The development. While this divide may seem hard to

The Digital Divide that can be seen by comparing
the lack of developing nation’s technology compared to those of a developed
nation is a problem that needs to be faced as the world continues to globalize.
A lack of resources is not the only contributing factor to the digital divide,
lower literacy rates and a lack of technological expertise are also hindrances
to a country’s development. While this divide may seem hard to overcome, with
the proper resources and steps taken it can be possible for developing nations
to begin being players on the global technological scene.

            The
first step to bridging the digital divide is to improve literacy rates in
developing nations. This means not only the ability to read and write, but also
the ability to use digital technology. If classes are begun at a young age, and
open to both young boys and girls, a community may be able to raise a new
generation of digitally literate teens. Unfortunately, many children,
especially young girls, drop out or do not attend schooling, leaving them
without the tools that they would have been given. On top of that, many of the
schools that are available lack the technological resources or teachers needed
to educate the children. One solution to this would be the creation of
educational facilities, but another problem that surfaces with the rise of the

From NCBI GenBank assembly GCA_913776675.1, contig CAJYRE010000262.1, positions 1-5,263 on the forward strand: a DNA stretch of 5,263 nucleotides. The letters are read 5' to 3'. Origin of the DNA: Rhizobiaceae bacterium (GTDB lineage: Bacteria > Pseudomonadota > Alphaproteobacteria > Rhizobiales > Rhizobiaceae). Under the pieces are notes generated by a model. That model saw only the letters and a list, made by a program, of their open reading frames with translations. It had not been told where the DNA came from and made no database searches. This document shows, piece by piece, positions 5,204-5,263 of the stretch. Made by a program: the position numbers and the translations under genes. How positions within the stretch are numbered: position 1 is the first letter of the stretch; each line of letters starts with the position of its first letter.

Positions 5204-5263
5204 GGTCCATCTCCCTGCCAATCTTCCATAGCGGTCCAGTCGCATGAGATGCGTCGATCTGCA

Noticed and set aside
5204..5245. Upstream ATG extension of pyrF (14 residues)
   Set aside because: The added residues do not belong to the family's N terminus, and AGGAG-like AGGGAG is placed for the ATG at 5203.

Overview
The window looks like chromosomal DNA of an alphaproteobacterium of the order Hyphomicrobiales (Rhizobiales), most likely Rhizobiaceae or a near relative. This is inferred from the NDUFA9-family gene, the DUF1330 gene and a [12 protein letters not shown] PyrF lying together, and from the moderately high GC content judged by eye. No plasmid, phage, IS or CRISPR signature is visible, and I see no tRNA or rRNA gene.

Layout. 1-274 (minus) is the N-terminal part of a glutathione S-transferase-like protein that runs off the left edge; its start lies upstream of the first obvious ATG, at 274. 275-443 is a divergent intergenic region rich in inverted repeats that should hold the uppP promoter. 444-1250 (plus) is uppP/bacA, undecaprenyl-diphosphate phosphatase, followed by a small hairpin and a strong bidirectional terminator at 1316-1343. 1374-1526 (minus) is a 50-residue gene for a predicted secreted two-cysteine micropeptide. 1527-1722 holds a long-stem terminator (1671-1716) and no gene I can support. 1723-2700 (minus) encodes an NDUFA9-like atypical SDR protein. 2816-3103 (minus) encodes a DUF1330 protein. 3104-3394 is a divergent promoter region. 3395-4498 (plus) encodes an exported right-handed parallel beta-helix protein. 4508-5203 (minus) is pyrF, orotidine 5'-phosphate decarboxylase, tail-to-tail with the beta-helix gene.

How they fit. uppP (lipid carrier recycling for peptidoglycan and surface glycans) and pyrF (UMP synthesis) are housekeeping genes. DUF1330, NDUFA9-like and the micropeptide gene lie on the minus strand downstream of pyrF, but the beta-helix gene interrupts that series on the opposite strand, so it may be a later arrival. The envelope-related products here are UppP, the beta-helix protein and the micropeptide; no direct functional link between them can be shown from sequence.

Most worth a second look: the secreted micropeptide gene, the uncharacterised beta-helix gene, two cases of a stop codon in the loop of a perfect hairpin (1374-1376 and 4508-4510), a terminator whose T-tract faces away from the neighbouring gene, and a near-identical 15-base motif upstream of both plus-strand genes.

facilities is the lack of educated persons who would become the teachers of
these classes.

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            The
issue of gender based inequality in the school systems of developing nations
cannot be overlooked. While many children do not receive a proper education,
young girls are at even more of a disadvantage. Without the same education as
young boys, these girls fall even further behind in terms of digital literacy,
meaning that the divide is even larger for them to bridge over. Because of this
a new system needs to be put in place that will benefit young girls
specifically, and work to change the current mindset that believes that
education is not for everyone.

            Access
to the Internet and digital literacy are quickly becoming basic human rights in
the modern and digital world, but with those rights there also need to be
protections. Internet freedom is the foundation of information equality, and
without it a person is robbed of their rights. To combat the dangers in
internet inequality the United States proposes that stronger legislation be
passed. Whether it is domestic or international, legislations will allow for a
perpetrator or criminal to be held accountable for their wrong doings, and in
term protect the people from cyber-attack. In the modern world new dangers have
surfaced online, often creating complex problems that seem difficult to solve,
but with the cooperation of many nations, international legislation can be
passed that will protect all countries from these dangers.

            While
the United States can often seem to be a forerunner in the effort to bridge the
digital divide, the country has its own divide within its borders. It is
estimated about a quarter of the US population is without internet connection
fast enough to load a video, and many simply are not willing to pay the
increasing price of broadband. This is a problem that is seems mostly in rural
areas of the states that are often overlooked, many people simply assume the
opportunities are the same throughout all parts of the country, but that is
simply not the reality. While as many as 48 Senators signed a letter in the
past urging for broadband to be brought to every home, it seems as though no
work (or funds) are currently going to that effort. To combat this problem, the
delegation urges Congress to review and reconsider the Community Broadband
Bill.